The Tomatometer rating – based on the published opinions of hundreds of film and television critics – is a trusted measurement of movie and TV programming quality for millions of moviegoers. It represents the percentage of professional critic reviews that are positive for a given film or television show.
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The Tomatometer is 60% or higher.
The Tomatometer is 59% or lower.
Movies and TV shows are Certified Fresh with a steady Tomatometer of 75% or higher after a set amount of reviews (80 for wide-release movies, 40 for limited-release movies, 20 for TV shows), including 5 reviews from Top Critics.
Percentage of users who rate a movie or TV show positively.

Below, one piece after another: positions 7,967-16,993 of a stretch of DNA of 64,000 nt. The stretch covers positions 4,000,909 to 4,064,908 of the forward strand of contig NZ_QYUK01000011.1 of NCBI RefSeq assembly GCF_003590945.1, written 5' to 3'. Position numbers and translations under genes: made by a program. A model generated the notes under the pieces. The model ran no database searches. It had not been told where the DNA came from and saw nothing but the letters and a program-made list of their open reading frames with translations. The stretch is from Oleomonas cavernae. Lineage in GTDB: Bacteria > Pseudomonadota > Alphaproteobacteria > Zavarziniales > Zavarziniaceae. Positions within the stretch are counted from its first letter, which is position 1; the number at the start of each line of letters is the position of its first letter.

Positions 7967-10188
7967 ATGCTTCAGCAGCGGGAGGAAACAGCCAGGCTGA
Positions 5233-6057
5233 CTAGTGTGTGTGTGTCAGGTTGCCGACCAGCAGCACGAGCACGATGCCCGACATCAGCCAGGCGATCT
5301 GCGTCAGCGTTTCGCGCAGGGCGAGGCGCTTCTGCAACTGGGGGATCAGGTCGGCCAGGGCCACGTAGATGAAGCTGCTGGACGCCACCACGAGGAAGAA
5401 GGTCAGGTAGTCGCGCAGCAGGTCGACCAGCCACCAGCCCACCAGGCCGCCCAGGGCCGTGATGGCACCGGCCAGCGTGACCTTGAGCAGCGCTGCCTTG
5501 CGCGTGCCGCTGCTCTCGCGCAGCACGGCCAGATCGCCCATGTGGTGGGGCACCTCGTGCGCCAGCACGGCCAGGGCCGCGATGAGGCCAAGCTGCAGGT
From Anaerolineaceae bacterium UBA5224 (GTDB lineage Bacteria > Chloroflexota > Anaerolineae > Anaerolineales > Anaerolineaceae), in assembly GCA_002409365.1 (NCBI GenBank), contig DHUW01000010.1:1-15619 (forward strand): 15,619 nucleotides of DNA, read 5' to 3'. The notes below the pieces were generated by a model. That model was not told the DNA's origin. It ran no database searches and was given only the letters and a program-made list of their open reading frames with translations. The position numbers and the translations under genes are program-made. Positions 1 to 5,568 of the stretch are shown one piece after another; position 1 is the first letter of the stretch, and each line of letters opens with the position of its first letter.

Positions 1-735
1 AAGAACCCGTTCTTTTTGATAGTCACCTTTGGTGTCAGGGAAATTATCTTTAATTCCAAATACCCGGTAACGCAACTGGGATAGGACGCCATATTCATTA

Hertzfeldt's work is sometimes elusive in its simplicity, but it can be profound as well; with his humor, darkness, philosophical yearning, and insistence on drawing every line himself, he may be the only legitimate successor to Charles M. Schulz.
This isn't adult-friendly - it is decidedly adult-oriented - but still not the type of things that most adults would want to see. It's a profound, beautiful statement on mortality, and it is not friendly.
And though the animation, sound, and special effects were all done by one man slaving away at his home, It's Such a Beautiful Day is realized with remarkable inventiveness and technical sophistication.
A truly moving meditation on identity, family and (as the title of his previous short immodestly put it) the meaning of life, Hertzfeldt's magnum opus is more cosmically satisfying than The Tree of Life.
The film could have devolved into another variation of Godard's galaxy in a coffee cup, but It's Such a Beautiful Day retains the biting humor and fecund observation of the everyday that allows it to stretch as far into the domestic/cosmic as it can.